A crucial part of the European Foundation of Human Rights’ (EFHR) activities is the monitoring of the rule of law and legal changes in the Republic of Lithuania. Recently, EFHR observes with concern the amendments to the Law on the Provision of Information to the Public ct (lt. Visuomenės informavimo įstatymas), which suggests obligating TV broadcasters to screen the works of Lithuanian authors for the majority of the time. The introduction of such a rule would undeniably support national art and positively influence the development of Lithuanian art. However, it also entails a certain threat to the pluralism of the media. In addition to this, it would also limit the authors’ freedom to broadcast the contents selected by themselves and the rights of the recipients who would only have access to TV programmes imposed by the authorities, who would be strictly adhering to the restrictions of the Act.
The project suggests implementing the term of a ” national audiovisual composition”. Thus, the TV programmes’ broadcasters would be obliged to dedicate no less than 70 percent of the airtime (remaining after excluding the time devoted to broadcasting information services, sports programmes, games, advertising, teletext services and TV shops) not only to European, but also to the native- language compositions. For broadcasting the national compositions, the project predicts the urge to dedicate at least 50 percent of the airtime. Radio broadcasters, on the other hand, except for the programmes for ethnic or national minorities, would have to dedicate no less than 40 percent of the time reserved for the music radio programme to broadcast the compositions either of the Lithuanian artists or performances in the Lithuanian language. The extent of the national compositions includes both the compositions of Lithuanian artists and those performed in the Lithuanian language. The author of the amendments project claims he is thus willing i.a. to protect and promote the Lithuanian culture and language.
While registering or introducing any amendments to the Informing Society Act, the authors should adhere to the objectives of the Directive of the European Parliament and Council 2010/13/EU from the 10th March 2013. According to the Directive, the member countries are not forbidden to establish stricter and more detailed regulations concerning the extent and type of the programmes transmitted. Nonetheless, no regulations should oppose the European law. With regard to the 16th Art. of the Directive, the member countries are to assure that, if possible, the TV broadcasters ought to reserve the majority of a given programme’s airtime for the European compositions. The proposed amendments do not completely comply with the objectives of the Directive. What is more, they pose a limitation of pluralism and free audiovisual information movement within the internal market.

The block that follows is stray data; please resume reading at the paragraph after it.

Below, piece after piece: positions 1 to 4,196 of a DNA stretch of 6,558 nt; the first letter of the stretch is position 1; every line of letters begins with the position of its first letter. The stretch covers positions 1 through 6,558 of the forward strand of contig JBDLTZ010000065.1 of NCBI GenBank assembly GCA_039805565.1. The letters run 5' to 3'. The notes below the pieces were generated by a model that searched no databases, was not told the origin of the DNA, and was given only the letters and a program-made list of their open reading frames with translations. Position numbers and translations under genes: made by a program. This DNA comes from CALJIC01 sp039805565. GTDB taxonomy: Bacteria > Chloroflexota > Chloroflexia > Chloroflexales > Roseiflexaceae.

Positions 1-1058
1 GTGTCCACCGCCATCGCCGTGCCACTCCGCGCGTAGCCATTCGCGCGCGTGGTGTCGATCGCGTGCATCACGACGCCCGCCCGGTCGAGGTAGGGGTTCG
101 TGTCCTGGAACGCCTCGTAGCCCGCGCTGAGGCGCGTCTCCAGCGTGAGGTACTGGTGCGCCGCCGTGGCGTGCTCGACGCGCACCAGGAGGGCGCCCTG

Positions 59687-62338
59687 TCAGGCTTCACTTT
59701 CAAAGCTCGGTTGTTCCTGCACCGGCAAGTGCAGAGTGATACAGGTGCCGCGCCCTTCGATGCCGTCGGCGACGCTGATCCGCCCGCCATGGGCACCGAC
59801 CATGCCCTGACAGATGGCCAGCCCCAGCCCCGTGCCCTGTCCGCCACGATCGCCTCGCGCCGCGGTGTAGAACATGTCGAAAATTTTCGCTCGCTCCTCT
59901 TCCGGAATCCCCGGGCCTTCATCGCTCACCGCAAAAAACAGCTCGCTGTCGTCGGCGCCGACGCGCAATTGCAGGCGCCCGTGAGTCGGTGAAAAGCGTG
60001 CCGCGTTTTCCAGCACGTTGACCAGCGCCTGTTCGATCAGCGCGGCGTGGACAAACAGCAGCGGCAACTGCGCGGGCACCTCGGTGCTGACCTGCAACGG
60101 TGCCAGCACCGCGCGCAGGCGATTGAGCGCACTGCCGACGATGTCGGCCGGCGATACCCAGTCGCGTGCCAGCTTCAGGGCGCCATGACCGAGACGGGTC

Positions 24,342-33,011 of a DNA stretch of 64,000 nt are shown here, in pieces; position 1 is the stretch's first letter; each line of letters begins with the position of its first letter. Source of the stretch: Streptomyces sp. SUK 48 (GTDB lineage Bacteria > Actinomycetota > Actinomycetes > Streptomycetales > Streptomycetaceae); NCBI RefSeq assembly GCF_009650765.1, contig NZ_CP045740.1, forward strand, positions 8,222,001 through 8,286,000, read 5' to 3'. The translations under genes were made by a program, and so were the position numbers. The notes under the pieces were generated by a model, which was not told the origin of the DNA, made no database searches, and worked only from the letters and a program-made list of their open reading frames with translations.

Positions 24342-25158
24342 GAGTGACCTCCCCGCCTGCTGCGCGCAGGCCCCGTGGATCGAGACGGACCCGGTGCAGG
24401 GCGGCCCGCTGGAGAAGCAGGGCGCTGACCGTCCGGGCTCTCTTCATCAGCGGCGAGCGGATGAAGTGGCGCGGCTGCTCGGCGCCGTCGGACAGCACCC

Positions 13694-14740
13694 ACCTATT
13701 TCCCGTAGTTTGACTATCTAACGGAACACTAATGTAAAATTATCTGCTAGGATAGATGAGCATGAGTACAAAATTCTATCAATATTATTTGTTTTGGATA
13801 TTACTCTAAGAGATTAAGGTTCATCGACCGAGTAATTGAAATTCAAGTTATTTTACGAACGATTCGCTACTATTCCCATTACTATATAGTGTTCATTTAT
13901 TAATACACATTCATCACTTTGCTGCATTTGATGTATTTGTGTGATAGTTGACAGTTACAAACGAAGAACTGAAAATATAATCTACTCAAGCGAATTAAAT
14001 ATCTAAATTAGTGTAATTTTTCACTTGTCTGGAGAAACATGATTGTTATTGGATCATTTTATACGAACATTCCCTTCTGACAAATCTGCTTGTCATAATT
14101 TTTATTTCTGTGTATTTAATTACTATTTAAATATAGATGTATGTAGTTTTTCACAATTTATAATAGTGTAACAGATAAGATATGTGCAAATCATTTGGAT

According to one of the amendments’ initiators, a well-known Lithuanian artist A. Chošnau, changes in the Act will help to retain the national culture and contribute to improving the working conditions for the composers. On the other hand, it would mean the promotion of the Lithuanian national culture only, limiting the development possibilities of non-Lithuanian composers and artists who are citizens of the Republic of Lithuania. The suggested amendments also neglect the needs of the national minorities and the need to support and promote the cultural heritage and languages of both national and ethnic minorities in Lithuania. It is also worth noting that the protection of national minorities and their languages has recently become an urgent issue of the European Union policy. The national acts should not focus exclusively on the promotion of the national culture, but ought to actively support the culture and composers whose works stray from the notion of the so-called national culture.
Translated by Katarzyna Piskorz within the framework of a traineeship programme of the European Foundation of Human Rights, www.efhr.eu